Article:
Adrian Beltre may have entered the majors as a Dodger, but he's come of age as a Mariner. Via Big League Stew, the Seattle Times' Mariners Blog brings us quotes from Beltre regarding tension in the Mariners' clubhouse:
Beltre was asked for his definition of playing the game "the right way."
"My understanding is, you do the little things," he said. "If you have a man at second, you move him over. Give up the at-bat. If you're losing by two or three runs, don't go up there and hack. Because if you hit a home run, you're still going to lose by a run. Play the situation game. If you know you're winning by two or three runs and they have men at first and second and you're sure the guy is going to score at home plate, don't throw home because you can try to cut the other guy off. Just the little things you can go over.
"Just do the little things. Take a walk if you need it. If you need a guy on base, bunt if you can run. Just the little things like that, where the team can see that you're playing to help a team win. Not just numbers or your stats and stuff." [...]
I asked Beltre: "Is he (Ichiro) one of those guys you think can do more?"
Beltre initially said he didn't have issues with any one player.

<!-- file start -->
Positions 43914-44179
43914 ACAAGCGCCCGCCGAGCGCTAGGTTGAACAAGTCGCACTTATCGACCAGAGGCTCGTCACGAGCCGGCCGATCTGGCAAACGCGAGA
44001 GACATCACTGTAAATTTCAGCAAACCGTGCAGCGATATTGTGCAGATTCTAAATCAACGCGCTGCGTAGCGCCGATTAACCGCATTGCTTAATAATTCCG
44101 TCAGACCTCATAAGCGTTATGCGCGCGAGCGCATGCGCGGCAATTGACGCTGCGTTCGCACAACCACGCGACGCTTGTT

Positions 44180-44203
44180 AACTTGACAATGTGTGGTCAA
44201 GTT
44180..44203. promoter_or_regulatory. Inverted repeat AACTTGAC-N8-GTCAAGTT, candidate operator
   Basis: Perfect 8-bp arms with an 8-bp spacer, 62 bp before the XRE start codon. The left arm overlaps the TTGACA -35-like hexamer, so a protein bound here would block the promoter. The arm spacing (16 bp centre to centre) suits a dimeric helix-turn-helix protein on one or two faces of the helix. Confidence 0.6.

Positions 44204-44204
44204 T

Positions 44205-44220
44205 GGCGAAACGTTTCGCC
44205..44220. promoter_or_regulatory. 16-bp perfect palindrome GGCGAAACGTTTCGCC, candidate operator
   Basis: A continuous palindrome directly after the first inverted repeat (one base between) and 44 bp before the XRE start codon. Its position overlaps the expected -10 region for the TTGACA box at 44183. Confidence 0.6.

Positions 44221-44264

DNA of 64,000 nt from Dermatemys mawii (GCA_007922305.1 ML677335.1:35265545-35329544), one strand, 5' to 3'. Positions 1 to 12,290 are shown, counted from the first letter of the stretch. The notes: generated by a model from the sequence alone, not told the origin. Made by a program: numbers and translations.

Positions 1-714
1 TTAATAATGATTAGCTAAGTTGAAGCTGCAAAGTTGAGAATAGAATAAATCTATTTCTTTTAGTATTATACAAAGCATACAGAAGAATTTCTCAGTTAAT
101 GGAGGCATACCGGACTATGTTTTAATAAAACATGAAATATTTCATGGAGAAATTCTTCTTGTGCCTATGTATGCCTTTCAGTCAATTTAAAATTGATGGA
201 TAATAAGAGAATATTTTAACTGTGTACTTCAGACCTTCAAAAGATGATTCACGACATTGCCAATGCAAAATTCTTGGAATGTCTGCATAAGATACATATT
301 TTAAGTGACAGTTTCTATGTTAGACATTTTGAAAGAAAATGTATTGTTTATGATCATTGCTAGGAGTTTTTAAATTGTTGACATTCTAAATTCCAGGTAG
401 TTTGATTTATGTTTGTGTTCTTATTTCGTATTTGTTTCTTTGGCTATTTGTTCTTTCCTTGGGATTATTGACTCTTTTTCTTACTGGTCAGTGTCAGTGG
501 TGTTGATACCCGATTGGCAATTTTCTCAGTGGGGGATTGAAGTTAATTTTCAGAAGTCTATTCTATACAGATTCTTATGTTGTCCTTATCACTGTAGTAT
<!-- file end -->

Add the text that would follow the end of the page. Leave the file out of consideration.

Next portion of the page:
"I don't single out anybody," he said. "You're never going to hear that out of my mouth. I think that it's wrong to single out your teammate. If I'm a good teammate, I'm going to support everybody here. Even if he is, or he's not (playing the right way) I'm not going to tell you. Because I think that should be addressed in the clubhouse, not outside."
So not only is Beltre considered a clubhouse leader, but he's also learned the art of the political quote. Although it remains to be seen if he and Ichiro can work past their supposed differences, the comments by Beltre suggest he's much more mature than the callow third baseman who hit 48 home runs for the Dodgers in 2004. (Or when he underwent a botched appendectomy in the Dominican Republic in 2001.) It's nice to see that $64 million doesn't necessarily stop a player from improving his character.